Key [1949. Southern Politics in State and Nation. New York: A.A. Knopf] observed voters tend to support local candidates at higher rates, a phenomenon he termed “friends-and-neighbors” voting. In a recent study, Panagopoulos et al. [2017. Political Behavior 39(4): 865–82] deployed a nonpartisan randomized field experiment to show that voters in the September 2014 primary election for state senate in Massachusetts were mobilized on the basis of shared geography. County ties and, to a lesser extent, hometown ties between voters and candidates have the capacity to drive voters to the polls. We partnered with a national party organization to conduct a similar, partisan experiment in the November 2014 general election for the Pennsylvania state senate. We find localism cues can stimulate voting in elections, including in neighboring communities that lie beyond the towns and counties in which the target candidate resided, at least among voters favorably disposed to a candidate and even when voters reside in the home county of the opponent.
Reducing sugar-sweetened beverage consumption is a public health priority, yet finding an effective and acceptable policy intervention is challenging. One strategy is to use proportional pricing (a consistent price per fluid ounce) instead of the typical value-priced approach where large beverages offer better value. The purpose of the present study was to evaluate whether proportional pricing affects the purchasing of fountain beverages at a university cinema concession stand.
Four price strategies for beverages were evaluated over ten weekends of film screenings. We manipulated two factors: the price structure (value pricing v. proportional pricing) and the provision of information about the price per fluid ounce (labels v. no labels). The key outcomes were the number and size of beverages purchased. We analysed data using regression analyses, with standard errors clustered by film and controlling for the day and time of purchase.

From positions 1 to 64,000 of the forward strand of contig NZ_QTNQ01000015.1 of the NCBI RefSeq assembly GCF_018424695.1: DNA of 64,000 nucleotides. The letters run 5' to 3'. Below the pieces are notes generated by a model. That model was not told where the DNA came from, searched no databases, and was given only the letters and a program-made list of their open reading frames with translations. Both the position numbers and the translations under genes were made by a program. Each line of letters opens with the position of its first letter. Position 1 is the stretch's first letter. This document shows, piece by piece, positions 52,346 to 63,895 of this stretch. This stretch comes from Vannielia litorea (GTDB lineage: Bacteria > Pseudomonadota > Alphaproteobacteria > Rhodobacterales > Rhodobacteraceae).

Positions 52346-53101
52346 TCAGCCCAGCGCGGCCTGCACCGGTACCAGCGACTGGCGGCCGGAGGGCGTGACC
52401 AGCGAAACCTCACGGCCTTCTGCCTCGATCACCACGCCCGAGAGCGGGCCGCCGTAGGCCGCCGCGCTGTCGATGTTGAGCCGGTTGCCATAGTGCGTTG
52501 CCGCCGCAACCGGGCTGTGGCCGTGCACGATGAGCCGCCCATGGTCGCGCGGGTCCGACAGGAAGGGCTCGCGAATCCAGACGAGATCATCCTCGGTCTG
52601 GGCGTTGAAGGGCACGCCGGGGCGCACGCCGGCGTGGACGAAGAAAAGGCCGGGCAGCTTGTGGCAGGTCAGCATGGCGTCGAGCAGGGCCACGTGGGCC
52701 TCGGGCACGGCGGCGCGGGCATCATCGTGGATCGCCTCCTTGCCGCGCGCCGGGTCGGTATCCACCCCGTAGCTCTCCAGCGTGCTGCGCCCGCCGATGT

A university cinema concession stand in Minnesota, USA, in spring 2015.
Over the study period (360 beverages purchased) there were no significant effects of the proportional pricing treatment. Pairing a label with the standard value pricing increased the likelihood of purchasing large drinks but the label did not affect purchasing when paired with proportional pricing.
Proportional prices did not significantly affect the size of beverages purchased by students at a university cinema, but adding a price-per-ounce label increased large drink purchases when drinks were value-priced. More work is needed to address whether pricing and labelling strategies might promote healthier beverage purchases.
This study investigates the effects of a local information campaign on farmers’ interest in a rural development programme (RDP) in the former Yugoslav Republic of Macedonia. The results suggest that while our intervention succeeded in informing farmers, it had a negative, albeit only marginally significant, effect on the reported possibility of using future RDP support. This puzzling result can be attributed to increased awareness of administrative burden associated with RDP participation. An additional heterogeneity analysis suggests the negative effect is driven by unprofitable farmers who are averse to any administrative encumbrance, for whom upfront cofinancing of an RDP is untenable.
In the current study, simulations by five crop models (WOFOST, CERES-Barley, HERMES, DAISY and AQUACROP) were compared for 7–12 growing seasons of spring barley (Hordeum vulgare) at three sites in the Czech Republic. The aims were to compare how various process-based crop models with different calculation approaches simulate different values of transpiration (Ta) and evapotranspiration (ET) based on the same input data and compare the outputs of these simulations with reference data. From the outputs of each model, the water use efficiency (WUE) from Ta (WUETa) and from actual ET (WUEETa) was calculated for grain yields and above-ground biomass yield. The results of the first part of the study show that the model with the Penman approach for calculating ET simulates lower actual ET (ETa) sums, at an average of 250 mm during the growing season, than other models, which use the Penman–Monteith approach and simulate 330 mm on average during the growing season. In the second part of the current study, WUE reference values in the range 1.9–2.4 kg/m3 were calculated for spring barley and grain yield. Values of WUETa/WUEETa calculated from the outputs of individual models for grain yields and above-ground biomass yields ranged from 2.0/1.0 to 5.9/3.8 kg/m3 with an average value of 3.2/2.0 kg/m3 and from 3.9/2.1 to 10.5/6.8 kg/m3 with an average value of 6.5/4.0 kg/m3, respectively. The results confirm that the average values of all models are nearest to actual values.